* Chinese polysilicon lobby steps up pressure on government
* Mainland producers suffering from drastic price declines
* Loopholes mean any new rules would have limited benefit
By Charlie Zhu
HONG KONG, July 25 Chinese manufacturers are
pressuring Beijing to take further measures to curb imports of
raw materials used to make solar panels to help revive an ailing
green-energy sector, an industry official said on Thursday.
Beijing last week slapped hefty preliminary anti-dumping
duties on imports of U.S. and South Korean solar-grade
polysilicon, which analysts say have been dominating the Chinese
market with pricing and quality advantages.
But any further restrictions would offer limited help to
China's struggling polysilicon sector partly because more than
60 percent of the country's polysilicon imports are conducted
via so-called processing trade, which is excluded from any
anti-dumping moves, industry specialists say.
Under the trade, foreign companies like Germany's Wacker
Chemie AG and South Korea's OCI Co Ltd
export polysilicon to bonded zones in China to enjoy official
tax benefits and then use the polysilicon to make products like
solar wafer, cells and panels for exports to other countries.
A Beijing-based industry lobby for China's polysilicon
sector has been urging Beijing to close the loophole and filed
another petition with China's Commerce Ministry following its
anti-dumping decision last week, the industry official said.
"We have just raised this again during our communications
with the Commerce Ministry," Ma Haitian, deputy secretary
general of the Silicon Industry of China Nonferrous Metals
Industry Association, told Reuters by phone. "We hope they would
ban polysilicon from processing trade and hence subject all
imports to the anti-dumping tariffs."
The association has been a major force pushing the Commerce
Ministry to curb polysilicon imports that exceeded $2.1 billion
in 2012. The lobby group had been working closely with major
domestic manufacturers to help the ministry collect evidence
used for the anti-dumping decision.
Beijing is charging duties of 53.3 to 57 percent on U.S.
polysilicon and 2.4 percent to 48.7 percent on imports from
South Korea. The decision took into consideration cost pressure
on Chinese solar-panel makers, analysts say.
The duties excluded sales from the European Union (EU),
which accounts for more than one-third of China's polysilicon
imports, apparently because Beijing is still seeking to defuse
its solar panel trade dispute with the group, they say. The EU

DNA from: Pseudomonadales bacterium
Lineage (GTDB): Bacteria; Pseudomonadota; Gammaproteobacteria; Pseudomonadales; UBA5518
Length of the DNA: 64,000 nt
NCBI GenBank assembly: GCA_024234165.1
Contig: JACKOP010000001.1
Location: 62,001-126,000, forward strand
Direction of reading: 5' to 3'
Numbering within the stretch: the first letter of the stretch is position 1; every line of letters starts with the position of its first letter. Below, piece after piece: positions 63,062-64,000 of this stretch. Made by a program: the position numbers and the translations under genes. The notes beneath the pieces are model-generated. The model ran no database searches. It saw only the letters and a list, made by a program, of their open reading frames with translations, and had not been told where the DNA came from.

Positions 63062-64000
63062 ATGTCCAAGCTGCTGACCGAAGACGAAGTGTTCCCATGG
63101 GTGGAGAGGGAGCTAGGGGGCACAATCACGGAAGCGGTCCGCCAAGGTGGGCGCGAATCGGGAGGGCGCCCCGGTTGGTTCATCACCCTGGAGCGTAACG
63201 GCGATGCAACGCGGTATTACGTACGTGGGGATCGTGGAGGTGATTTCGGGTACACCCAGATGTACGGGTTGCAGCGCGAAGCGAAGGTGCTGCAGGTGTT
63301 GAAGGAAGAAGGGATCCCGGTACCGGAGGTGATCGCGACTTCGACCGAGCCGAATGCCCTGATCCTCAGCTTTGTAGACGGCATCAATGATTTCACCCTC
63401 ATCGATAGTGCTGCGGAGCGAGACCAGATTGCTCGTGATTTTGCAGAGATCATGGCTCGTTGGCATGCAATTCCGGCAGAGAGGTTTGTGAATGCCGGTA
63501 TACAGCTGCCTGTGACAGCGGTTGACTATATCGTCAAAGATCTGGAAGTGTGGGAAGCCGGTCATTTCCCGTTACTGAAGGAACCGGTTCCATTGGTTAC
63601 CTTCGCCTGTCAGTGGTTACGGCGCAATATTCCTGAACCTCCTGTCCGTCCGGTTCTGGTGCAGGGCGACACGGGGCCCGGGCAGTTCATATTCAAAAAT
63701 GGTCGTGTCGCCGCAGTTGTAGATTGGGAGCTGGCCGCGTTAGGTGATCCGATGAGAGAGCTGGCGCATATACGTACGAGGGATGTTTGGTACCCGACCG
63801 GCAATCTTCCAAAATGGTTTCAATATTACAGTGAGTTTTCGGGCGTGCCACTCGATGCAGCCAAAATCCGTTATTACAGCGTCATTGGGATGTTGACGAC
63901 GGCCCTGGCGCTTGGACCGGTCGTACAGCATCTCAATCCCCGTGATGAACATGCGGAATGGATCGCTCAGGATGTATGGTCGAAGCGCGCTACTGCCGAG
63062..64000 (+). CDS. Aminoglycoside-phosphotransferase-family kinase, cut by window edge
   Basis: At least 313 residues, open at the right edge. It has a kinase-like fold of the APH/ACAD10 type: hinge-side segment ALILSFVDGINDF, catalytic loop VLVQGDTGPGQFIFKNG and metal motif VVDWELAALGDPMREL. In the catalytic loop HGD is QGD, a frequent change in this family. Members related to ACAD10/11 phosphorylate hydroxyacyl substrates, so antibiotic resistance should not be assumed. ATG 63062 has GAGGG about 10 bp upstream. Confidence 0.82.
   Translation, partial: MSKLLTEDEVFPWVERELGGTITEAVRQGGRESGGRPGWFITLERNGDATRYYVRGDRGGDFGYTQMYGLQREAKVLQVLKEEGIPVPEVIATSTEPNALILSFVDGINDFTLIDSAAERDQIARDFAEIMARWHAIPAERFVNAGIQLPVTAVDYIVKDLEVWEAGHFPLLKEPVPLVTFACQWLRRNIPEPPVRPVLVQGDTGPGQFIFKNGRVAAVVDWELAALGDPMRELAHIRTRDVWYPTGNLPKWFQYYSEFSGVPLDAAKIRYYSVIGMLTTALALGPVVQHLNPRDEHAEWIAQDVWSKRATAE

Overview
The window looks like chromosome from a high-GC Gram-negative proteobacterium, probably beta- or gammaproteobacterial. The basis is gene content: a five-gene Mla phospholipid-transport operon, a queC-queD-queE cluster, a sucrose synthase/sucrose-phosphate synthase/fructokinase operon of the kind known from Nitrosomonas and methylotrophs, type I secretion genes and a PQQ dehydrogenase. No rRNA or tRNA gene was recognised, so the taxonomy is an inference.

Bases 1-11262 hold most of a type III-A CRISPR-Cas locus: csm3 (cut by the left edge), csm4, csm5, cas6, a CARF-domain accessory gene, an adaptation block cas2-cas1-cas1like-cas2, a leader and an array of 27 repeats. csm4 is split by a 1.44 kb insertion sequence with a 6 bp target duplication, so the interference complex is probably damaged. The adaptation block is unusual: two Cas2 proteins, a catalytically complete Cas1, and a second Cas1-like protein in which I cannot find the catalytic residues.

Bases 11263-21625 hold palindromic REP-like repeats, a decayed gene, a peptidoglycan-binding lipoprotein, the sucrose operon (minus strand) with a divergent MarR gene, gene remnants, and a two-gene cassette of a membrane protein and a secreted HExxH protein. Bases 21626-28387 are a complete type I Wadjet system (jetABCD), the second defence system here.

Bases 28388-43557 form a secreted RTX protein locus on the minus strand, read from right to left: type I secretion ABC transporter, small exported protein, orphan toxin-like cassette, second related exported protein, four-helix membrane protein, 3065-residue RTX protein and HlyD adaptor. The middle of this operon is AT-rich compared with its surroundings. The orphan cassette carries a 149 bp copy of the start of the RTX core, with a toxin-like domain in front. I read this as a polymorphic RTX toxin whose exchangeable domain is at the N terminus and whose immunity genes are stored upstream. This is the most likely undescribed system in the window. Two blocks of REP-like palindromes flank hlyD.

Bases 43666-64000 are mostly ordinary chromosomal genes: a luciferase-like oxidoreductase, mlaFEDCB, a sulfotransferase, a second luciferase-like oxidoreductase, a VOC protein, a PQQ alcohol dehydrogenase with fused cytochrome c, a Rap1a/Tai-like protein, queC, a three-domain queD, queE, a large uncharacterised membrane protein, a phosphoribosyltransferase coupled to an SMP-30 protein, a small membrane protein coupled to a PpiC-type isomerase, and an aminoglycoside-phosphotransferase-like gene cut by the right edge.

has accused China of dumping billions of euros of solar panels
in Europe below production costs and is due to decide on Aug. 6
on whether to slap punitive tariffs on Chinese solar panels.
Chinese polysilicon producers like GCL Poly and
TBEA Co Ltd have been suffering from massive price
falls following the 2008 international financial crisis, which
forced foreign governments to slash subsidies for solar power.
Global polysilicon prices have fallen to below $20 per kilogram
from their 2008 peak of nearly $400.
Domestic manufacturers have also been hurt by a spate of
cheap imports from major polysilicon producers like U.S.
companies MEMC Pasadena Inc and Hemlock Semiconductor Corp.
Domestic solar-panel makers favour imports because the
foreign raw materials are cheaper and better, Chinese solar
industry executives told Reuters. Foreign polysilicon has higher
purity, a key factor behind the energy conversion efficiency of
In the first half Of the year, China consumed 69,000 tonnes
of solar-grade polysilicon, 41,000 tonnes of which were imports,
industry figures showed. Only a handful of China's more than 40
polysilicon makers are producing and they are only operating at
a fraction of their designed capacity.
The Chinese anti-dumping tariffs may boost domestic
polysilicon prices only by 10 percent because Beijing has only
issued a tariff of 2.4-2.8 percent on two key South Korean
suppliers - OCI and Hankook Silicon Co Ltd, analysts say.
Suppliers could also export polysilicon via a third country
to China to evade the punitive tariffs.
"The help to the domestic industry from the anti-dumping
will be very weak, given all the loopholes and the low tariffs
on Korean imports," Glenn Gu, senior solar analyst with
consultancy IHS in Shanghai, said.
(Editing by Matt Driskill)